- Make sure the data collected aligns with the scope of carbon reduction targets set.
- Set long-term carbon reduction targets before the current targets expire.
- Monitor carbon performance down to the business unit level.
- Make bold carbon targets — but make them realistic.
- Use narratives (in addition to target and performance metrics) to describe carbon reduction strategy and initiatives.
The Global Reporting Initiative’s Asthildur Hjaltadottir, director services, says the KPMG survey findings reinforce a strategic priority of the Global Sustainability Standards Board (GSSB), which is responsible for the development and approval of GRI reporting standards: “the need for a common global language through which environmental, social and economic impacts of organizations can be communicated and understood.”
Common Reporting Language
Last month the GSSB approved plans to transition the GRI G4 Guidelines to GRI Sustainability Reporting Standards (GRI Standards).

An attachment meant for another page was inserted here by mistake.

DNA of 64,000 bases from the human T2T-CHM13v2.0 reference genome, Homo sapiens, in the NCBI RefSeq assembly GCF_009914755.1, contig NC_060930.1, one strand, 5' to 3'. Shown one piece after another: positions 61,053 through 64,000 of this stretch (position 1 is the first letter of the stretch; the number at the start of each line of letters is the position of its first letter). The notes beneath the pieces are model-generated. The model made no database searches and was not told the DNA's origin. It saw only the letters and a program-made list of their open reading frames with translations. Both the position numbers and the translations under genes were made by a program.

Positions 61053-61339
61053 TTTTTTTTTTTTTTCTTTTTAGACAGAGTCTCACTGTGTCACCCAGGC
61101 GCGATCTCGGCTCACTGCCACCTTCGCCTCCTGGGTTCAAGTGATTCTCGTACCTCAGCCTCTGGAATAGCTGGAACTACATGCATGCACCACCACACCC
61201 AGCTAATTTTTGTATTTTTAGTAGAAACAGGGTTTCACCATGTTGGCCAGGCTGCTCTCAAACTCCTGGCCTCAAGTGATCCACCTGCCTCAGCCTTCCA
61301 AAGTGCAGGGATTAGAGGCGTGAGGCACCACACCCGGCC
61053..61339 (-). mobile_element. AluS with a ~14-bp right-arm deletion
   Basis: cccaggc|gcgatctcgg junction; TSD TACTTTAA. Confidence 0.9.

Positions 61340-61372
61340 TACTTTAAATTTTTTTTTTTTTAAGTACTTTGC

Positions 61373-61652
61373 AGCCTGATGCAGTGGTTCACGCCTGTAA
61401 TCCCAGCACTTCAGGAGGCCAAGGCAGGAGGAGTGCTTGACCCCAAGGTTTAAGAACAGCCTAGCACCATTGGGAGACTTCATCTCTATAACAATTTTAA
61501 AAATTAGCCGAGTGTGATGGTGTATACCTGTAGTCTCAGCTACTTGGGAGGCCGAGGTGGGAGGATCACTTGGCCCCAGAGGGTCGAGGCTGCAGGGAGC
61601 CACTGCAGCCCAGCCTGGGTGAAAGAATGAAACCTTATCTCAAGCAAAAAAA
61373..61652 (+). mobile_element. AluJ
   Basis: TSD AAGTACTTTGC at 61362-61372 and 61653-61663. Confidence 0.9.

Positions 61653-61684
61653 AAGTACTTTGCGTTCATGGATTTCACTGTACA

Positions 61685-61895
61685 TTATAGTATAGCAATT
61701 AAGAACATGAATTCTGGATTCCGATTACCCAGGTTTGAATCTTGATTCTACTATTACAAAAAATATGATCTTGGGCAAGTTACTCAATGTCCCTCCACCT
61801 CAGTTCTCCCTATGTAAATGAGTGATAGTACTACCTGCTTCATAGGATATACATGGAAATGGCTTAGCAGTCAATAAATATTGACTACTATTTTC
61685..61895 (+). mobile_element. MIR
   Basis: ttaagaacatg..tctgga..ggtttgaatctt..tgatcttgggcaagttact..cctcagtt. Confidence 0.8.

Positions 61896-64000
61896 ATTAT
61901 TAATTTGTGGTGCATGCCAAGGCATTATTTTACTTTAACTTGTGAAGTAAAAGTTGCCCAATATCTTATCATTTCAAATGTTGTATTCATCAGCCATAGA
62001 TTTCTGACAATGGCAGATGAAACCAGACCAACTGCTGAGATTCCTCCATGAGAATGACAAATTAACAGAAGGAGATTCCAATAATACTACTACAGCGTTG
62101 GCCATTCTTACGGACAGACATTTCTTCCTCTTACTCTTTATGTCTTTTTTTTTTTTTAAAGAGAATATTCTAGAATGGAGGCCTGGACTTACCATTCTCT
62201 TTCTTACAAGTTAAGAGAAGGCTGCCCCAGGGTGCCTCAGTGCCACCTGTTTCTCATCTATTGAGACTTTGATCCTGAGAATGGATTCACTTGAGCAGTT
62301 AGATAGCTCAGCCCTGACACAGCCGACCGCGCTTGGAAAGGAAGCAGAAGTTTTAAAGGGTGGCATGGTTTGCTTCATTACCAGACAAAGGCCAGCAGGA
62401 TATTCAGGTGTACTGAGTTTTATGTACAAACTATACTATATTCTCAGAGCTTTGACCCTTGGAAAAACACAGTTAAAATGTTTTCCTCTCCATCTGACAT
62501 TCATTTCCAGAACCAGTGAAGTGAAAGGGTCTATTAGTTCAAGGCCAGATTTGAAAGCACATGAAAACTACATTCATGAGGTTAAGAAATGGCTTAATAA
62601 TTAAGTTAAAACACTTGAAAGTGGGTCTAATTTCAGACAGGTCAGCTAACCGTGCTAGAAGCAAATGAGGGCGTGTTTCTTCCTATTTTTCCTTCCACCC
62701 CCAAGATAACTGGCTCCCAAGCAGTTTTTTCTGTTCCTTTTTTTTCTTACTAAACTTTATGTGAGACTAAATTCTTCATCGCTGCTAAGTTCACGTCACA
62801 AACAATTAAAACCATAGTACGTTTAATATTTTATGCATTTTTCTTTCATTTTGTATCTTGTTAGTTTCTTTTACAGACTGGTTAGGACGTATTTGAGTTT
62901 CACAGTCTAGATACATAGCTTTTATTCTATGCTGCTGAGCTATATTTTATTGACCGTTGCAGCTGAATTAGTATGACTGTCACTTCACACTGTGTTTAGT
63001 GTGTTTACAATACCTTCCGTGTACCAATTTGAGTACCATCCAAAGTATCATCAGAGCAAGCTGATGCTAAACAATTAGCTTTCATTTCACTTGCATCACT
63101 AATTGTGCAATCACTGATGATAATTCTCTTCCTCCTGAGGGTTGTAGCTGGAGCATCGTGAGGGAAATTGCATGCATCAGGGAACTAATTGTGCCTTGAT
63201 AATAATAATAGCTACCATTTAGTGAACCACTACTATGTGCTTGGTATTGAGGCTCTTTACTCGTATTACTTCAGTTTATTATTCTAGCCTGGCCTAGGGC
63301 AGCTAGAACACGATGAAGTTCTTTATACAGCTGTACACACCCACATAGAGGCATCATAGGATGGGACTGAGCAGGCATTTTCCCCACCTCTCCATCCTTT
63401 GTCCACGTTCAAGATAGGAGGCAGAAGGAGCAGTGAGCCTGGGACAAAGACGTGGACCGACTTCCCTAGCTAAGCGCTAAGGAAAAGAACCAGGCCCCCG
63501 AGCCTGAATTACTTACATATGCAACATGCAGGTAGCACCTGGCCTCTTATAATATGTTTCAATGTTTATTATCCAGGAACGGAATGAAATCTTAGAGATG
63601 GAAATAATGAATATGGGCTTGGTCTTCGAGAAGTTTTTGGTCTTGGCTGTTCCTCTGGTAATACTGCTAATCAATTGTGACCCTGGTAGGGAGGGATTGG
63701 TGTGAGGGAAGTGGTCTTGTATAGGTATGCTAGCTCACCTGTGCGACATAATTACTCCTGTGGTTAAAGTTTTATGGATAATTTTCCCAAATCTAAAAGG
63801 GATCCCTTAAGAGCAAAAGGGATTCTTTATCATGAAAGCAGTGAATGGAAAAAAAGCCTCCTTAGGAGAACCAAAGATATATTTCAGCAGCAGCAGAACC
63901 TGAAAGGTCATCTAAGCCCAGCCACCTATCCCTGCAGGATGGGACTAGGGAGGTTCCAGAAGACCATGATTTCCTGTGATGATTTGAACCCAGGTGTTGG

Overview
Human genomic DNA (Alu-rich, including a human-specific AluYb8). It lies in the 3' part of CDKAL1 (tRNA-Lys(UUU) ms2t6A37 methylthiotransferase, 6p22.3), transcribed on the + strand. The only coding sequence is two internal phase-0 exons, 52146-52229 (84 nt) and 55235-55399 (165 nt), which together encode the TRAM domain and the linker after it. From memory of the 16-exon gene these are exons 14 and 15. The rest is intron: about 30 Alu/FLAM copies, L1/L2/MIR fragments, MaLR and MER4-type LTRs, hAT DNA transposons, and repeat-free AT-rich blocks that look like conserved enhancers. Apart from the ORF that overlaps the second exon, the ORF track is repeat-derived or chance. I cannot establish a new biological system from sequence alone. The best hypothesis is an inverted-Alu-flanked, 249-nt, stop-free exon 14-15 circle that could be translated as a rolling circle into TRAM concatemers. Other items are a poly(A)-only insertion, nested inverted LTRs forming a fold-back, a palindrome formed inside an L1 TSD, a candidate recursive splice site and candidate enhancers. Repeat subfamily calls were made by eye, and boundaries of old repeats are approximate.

“The timely transition to reporting standards provides this common language, with thousands of organizations across the world already using the GRI G4 Guidelines, which will form the basis of GRI Standards,”Hjaltadottir says. “This move is designed to enhance the comparability, usability and quality of sustainability information.”
He says as companies continue to focus their report on their most material impacts — and as stakeholders including investors and regulators continue to demand more transparency on carbon performance — more companies will being reporting their emissions reduction plans.
Plus this makes businesses more resilient by painting a more accurate picture of their non-financial risks and builds trust with stakeholders and the public.
“The 2015 Edelman Trust Barometer indicates that public trust in business has evaporated.” Hjaltadottir says. “The sustainability reporting process and the disclosure of this information is a means by which companies can be more transparent, make better decisions based on this information and ultimately build trust.”
Photo Credit: industrial plant emissions via Shutterstock